Contrary to his critics, Bush didn’t lie about that, though he was nonetheless mistaken. As Eli Lake observed in an article on the Iraq war anniversary in Commentary, the war was not a total disaster since the ouster of Saddam and his brutal regime was in many ways a net plus for humanity.

Yet it is equally true that the unintended consequences of that war—in terms of the collapse of Iraqi society and the way that led to the strengthening of the even more dangerous regime in neighboring Iran—must outweigh any satisfaction we might derive from Saddam’s justified fate at the end of a hangman’s rope. Those who still seek, as Lake does, to argue that the war did more good than harm are unpersuasive.

Drawing the proper conclusions from that mistake is especially important for Israel and those who support it. In 2003, Benjamin Netanyahu—then in the middle of a 10-year gap between his first and second terms as prime minister of Israel—was a leading advocate for the invasion of Iraq while then-Prime Minister Ariel Sharon tried to convince Bush that Iran was the primary threat in the Middle East.

Still, the problem with foreign policy is that, as was the case for Bush in 2003, those who must make these decisions may be armed with knowledge of the past but cannot know what the future holds.

Since 1945, Americans have veered back and forth between a willingness to see every potential threat as another Munich-style test of courage and a desire to avoid disastrous foreign entanglements. Fear of the consequences of appeasement lured America into an unwinnable war in Vietnam. Post-Vietnam war weariness led to a belief that the Soviet Union should be appeased and a period of weakness that encouraged Russian expansionist adventures in the late 1970s.

After Bush’s quagmires in Iraq and Afghanistan, a desire to abandon these burdens led to former President Barack Obama’s infamous failure to enforce his “red line” warning about Syrian dictator Bashar Assad’s use of chemical weapons and the humanitarian catastrophe of the escalating civil war in that country.

Soldiers and airmen conduct deployment activities at Aviano Air Base, Italy, on Feb. 24, 2022. Soldiers of 2nd Battalion, 503rd Infantry Regiment, 173rd Airborne Brigade, departed Caserma Ederle, Vicenza, Italy, for Latvia to assure U.S. Allies and partners and deter aggression. Credit: U.S. Army Photo by Sgt. Meleesa Gutierrez.

Defining national interests

So how can leaders decide whether a projection of strength and a readiness to engage in wars is as necessary as it was when Chamberlain failed to act against Hitler in 1938, or whether it is a function of hubris and a misjudgment of the stakes involved as it was in 60 years ago in Vietnam or 20 years ago in Iraq?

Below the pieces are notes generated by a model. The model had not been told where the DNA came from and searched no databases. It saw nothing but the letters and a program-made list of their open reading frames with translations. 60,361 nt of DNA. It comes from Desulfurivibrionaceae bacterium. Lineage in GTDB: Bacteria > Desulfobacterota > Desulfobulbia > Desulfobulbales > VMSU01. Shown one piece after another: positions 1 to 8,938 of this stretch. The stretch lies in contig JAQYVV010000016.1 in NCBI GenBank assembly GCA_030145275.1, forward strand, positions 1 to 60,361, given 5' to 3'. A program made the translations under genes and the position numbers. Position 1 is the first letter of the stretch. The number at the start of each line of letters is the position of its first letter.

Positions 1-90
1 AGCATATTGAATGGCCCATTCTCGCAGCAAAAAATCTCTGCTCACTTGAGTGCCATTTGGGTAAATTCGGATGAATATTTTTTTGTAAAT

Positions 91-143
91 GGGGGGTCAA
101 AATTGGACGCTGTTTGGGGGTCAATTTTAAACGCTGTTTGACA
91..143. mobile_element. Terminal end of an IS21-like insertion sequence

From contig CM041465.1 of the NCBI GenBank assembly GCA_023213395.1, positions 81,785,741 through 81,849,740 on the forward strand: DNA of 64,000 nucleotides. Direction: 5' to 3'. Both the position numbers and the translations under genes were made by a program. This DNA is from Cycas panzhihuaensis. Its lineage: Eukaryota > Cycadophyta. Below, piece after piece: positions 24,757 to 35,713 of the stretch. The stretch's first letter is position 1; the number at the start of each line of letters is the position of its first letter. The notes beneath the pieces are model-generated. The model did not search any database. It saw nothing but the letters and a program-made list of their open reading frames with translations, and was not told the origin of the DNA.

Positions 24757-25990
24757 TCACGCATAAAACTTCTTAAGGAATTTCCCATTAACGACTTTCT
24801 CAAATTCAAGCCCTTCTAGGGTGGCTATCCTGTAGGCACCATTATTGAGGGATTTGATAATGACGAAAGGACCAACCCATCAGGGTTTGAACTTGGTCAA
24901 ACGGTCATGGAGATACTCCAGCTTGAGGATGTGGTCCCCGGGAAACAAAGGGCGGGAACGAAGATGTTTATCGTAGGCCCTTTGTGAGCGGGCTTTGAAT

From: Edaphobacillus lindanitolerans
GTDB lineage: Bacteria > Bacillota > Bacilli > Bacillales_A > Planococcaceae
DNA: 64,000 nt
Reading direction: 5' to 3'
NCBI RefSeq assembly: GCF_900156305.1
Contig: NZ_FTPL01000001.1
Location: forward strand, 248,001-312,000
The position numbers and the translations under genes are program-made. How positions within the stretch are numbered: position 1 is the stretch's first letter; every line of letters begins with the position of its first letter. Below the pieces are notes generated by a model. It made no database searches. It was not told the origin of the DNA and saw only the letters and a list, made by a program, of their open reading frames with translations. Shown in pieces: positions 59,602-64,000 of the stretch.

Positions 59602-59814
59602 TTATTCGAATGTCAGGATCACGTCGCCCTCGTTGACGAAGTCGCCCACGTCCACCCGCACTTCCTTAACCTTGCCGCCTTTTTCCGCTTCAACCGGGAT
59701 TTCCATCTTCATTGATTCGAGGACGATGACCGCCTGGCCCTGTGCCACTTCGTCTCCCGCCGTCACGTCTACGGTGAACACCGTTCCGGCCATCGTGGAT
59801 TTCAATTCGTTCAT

A good place to start would be to ask the question that DeSantis is posing. Is the inclination to back Ukraine for, as President Joe Biden has pledged, “as long as it takes,” really in the national interests of the United States?

Putin is a brutal authoritarian but pretending, as Ukraine war hawks in both parties do, that Russia’s military could conquer NATO countries is risible, especially after its dismal performance in the last 12 months. It is possible, however, for Washington to blunder into a direct confrontation with Moscow that poses World War III-like nuclear Armageddon scenarios that should be avoided at all costs.

A wise leader might understand that treating Ukrainian President Volodymyr Zelenskyy as if he were Churchill is a wild exaggeration of his virtues and also requires ignoring his faults. Good policy here may well be a decision to push for a peaceful resolution after 13 months of a conflict that has become a “territorial dispute” neither nation can probably win outright. Encouraging Ukraine to accept a compromise and conclude the fighting would end suffering on both sides. It would also allow the United States to devote its resources to strengthening Taiwan and preparing to contain a far more lethal threat from Communist China, an emerging global superpower.

To those who see every challenge as another Munich, reasonable caution will always look like Chamberlain-esque appeasement. But not every potential war is an existential struggle against a Hitler bent on the destruction of Western civilization, and combat sometimes leads to worse outcomes. In recent memory, we were given an opportunity to learn that lesson in Iraq; as a result, both the United States and Israel are confronted with a far more dangerous foe in Iran. Those who think a sober analysis of American interests is a weakness are drawing facile conclusions from a past they don’t really understand.

Jonathan S. Tobin is editor-in-chief of JNS (Jewish News Syndicate). Follow him on Twitter at: @jonathans_tobin.